Word of Mouth
Fri April 26, 2013
A Day In The Life Of An Intern
What’s a typical day like for the Word of Mouth intern at NHPR? I’m so glad you asked. (And even if you didn’t ask, I’m sure my mom and dad will be interested, so it's cool.)
Having really accurate clocks all over the place can make a person like me who hates being late and is mildly obsessed with numbers a little anxious. For example: I try really hard to walk into the Word of Mouth pod at exactly 8:30:00. Sadly, it has yet to happen. I’m either too early, or in this case, a wee bit late.
Mornings in the WoM pod are a little hectic and occasionally intense. The show goes on the air at noon, so every morning the team is actively putting the show together. This starts with a quick meeting to discuss the segments scheduled for the day.
I love these morning meetings because I love being surrounded by smart people. I keep thinking all the intelligence in the room will somehow seep into my brain, though not through osmosis (that one’s for you, Sara Plourde.) These meetings really show me how much the team cares about telling stories to the WoM listeners in a new and unique way. A lot of time and care goes into the building of scripts for the show, and a big part of that is thinking of great questions to ask.
The Word of Mouth team is a pretty chatty group, but this time in the morning is sometimes eerily quiet. It’s in these quiet moments when everyone is hard at work…
...that I start to feel a little stressed about the show. I’m always conscious of my contribution to the team and I try to make sure the work I do is in keeping with the high quality of the show. In these nervous moments I often look across my cube to Josh Rogers’ cube.
Josh appears to be an incredibly calm and even-tempered reporter. Somehow knowing that he remains calm even as he works in what appears to me as utter chaos...well it calms me down a bit.
As Taylor works on the various scripts and sound editing that needs to be done for the show, he is constantly updating the weekly show calendar.
He color codes the segments—black vs. blue—depending on whether or not he’s booked a particular guest and eventually writes in the optimal time for each one in red. My standard job in the morning is to take each one of those segments that we produce and create a web post. I try to do that job as quickly as possible so I can be available to do additional tasks for the team. The other day I was assigned the glamorous task of watching a senator’s farewell speech on C-SPAN.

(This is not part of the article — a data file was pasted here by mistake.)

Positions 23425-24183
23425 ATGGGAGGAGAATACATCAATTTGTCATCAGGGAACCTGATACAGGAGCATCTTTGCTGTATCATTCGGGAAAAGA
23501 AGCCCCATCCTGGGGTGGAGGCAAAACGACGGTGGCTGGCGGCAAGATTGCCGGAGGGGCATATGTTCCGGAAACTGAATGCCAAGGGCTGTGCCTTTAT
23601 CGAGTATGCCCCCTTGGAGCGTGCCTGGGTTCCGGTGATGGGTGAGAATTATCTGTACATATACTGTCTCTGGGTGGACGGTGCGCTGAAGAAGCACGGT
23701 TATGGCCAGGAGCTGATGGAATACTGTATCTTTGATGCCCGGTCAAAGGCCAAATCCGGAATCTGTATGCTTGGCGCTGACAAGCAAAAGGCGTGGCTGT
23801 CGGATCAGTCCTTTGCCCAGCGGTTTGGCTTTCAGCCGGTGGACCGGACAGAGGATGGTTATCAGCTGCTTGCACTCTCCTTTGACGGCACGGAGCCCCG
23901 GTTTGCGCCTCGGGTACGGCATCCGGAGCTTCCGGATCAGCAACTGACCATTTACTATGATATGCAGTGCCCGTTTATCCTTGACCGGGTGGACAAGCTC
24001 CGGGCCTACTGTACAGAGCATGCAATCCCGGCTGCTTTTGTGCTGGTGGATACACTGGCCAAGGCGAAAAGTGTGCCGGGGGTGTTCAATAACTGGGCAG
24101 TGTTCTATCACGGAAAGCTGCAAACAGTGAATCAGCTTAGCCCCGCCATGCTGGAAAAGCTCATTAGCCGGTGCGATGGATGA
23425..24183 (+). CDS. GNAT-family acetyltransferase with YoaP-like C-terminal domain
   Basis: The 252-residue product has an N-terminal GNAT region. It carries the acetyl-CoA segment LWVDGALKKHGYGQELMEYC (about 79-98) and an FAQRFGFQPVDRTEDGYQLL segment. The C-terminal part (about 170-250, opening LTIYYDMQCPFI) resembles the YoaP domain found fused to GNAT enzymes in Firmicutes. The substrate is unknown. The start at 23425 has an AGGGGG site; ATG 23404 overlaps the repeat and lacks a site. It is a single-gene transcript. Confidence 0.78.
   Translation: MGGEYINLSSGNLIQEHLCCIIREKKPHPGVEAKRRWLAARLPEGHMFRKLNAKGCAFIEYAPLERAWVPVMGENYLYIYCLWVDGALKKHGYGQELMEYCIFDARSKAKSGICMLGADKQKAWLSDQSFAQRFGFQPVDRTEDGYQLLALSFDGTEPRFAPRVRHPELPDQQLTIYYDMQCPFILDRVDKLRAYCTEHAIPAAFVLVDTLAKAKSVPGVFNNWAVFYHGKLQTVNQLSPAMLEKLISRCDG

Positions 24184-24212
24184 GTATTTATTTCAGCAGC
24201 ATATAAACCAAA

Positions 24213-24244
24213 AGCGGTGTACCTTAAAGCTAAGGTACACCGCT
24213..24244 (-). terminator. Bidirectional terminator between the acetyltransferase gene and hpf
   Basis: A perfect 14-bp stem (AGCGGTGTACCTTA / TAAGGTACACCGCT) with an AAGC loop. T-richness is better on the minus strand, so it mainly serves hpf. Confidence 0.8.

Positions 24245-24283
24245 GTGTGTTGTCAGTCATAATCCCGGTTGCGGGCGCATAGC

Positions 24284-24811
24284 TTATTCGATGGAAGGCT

(This being my first ever internship, I have a warped view of what an internship should be like. No one ever asks me to pick up their dry cleaning or vacuum their keyboard. Weird, right?)
I kind of love watching C-SPAN and I particularly love looking for a needle in a haystack, which in this case was a little 15-second sound bite embedded in a 35-minute speech. There’s something incredibly rewarding about finding a little piece of sound in a rather long and somewhat boring speech (sorry, Senator Conrad!).
Just before the show, Taylor heads into the producer’s booth to check the sound for the show.
He listens to each of the day’s sound files that have been uploaded to the 'vault’. (In previous jobs I have had access to a large walk-in bank vault and a museum vault that housed the most valuable items in the collection. The 'vault' at NHPR is infinitely more mysterious, because it’s not actually a physical place.) Taylor checks all the clips to make sure that the levels are good and that the files have actually made it into the 'vault' at the right bit rate. (Now I’m just throwing around jargon to try and impress you. Is it working? You know, I don’t even think that’s the right word. Just forget I said that.)
Dan Colgan is our board operator, but sometimes he actually takes time off and then Zach gets to run the board!
The board has a lot of buttons. I might go so far as to say that the board is even MORE mysterious than the 'vault'. There are a lot of buttons and I want to press them all, but I am not allowed to go near the board. This is a self-imposed restriction.
Taylor is fake directing in this next shot for my benefit, but basically all directing consists of is pointing at people while wearing headphones and swinging your hips to the beat of the music bed. Right Taylor?
My job during the show is to call the guests who are about to be interviewed. I really don’t enjoy talking on the phone in my personal life—I actually avoid it as much as possible—but I really love calling guests.
This is the view from my perch.
On occasion, our guests join us via Skype or ISDN. When that happens I get to use this rather intimidating piece of equipment.
The show officially starts at 12:07, just after a news break. That’s when Virginia (and sometimes Rebecca or Brady) kicks-off the show.
Virginia gets her own box of buttons to press, which I have also banned myself from touching.
The team does a post-mort (Oooo! More lingo!) after the show and I head off to lunch. As soon as the sound from the show is available, I edit the full show down into the respective segments and attach them to the appropriate web posts.
At this point everyone starts in earnest to work on the next day’s show. And here’s the thing, it’s cyclical and the work is never done. But every day, EVERY day, I learn something new. Whether it’s learning about cicadas from Joe Hanson; or talking to my favorite comic strip artist/author, Ryan North, via Skype after his interview; sharing a homemade granola recipe with Bea Johnson; filming Darlingside when they played live in our studio…
...and just hanging out with the amazing team here at Word of Mouth...
...my brain is filled each and every day with more and more fascinating information. This is the most fun I’ve had in a very long time. Thanks guys!
Word of Mouth
Word of Mouth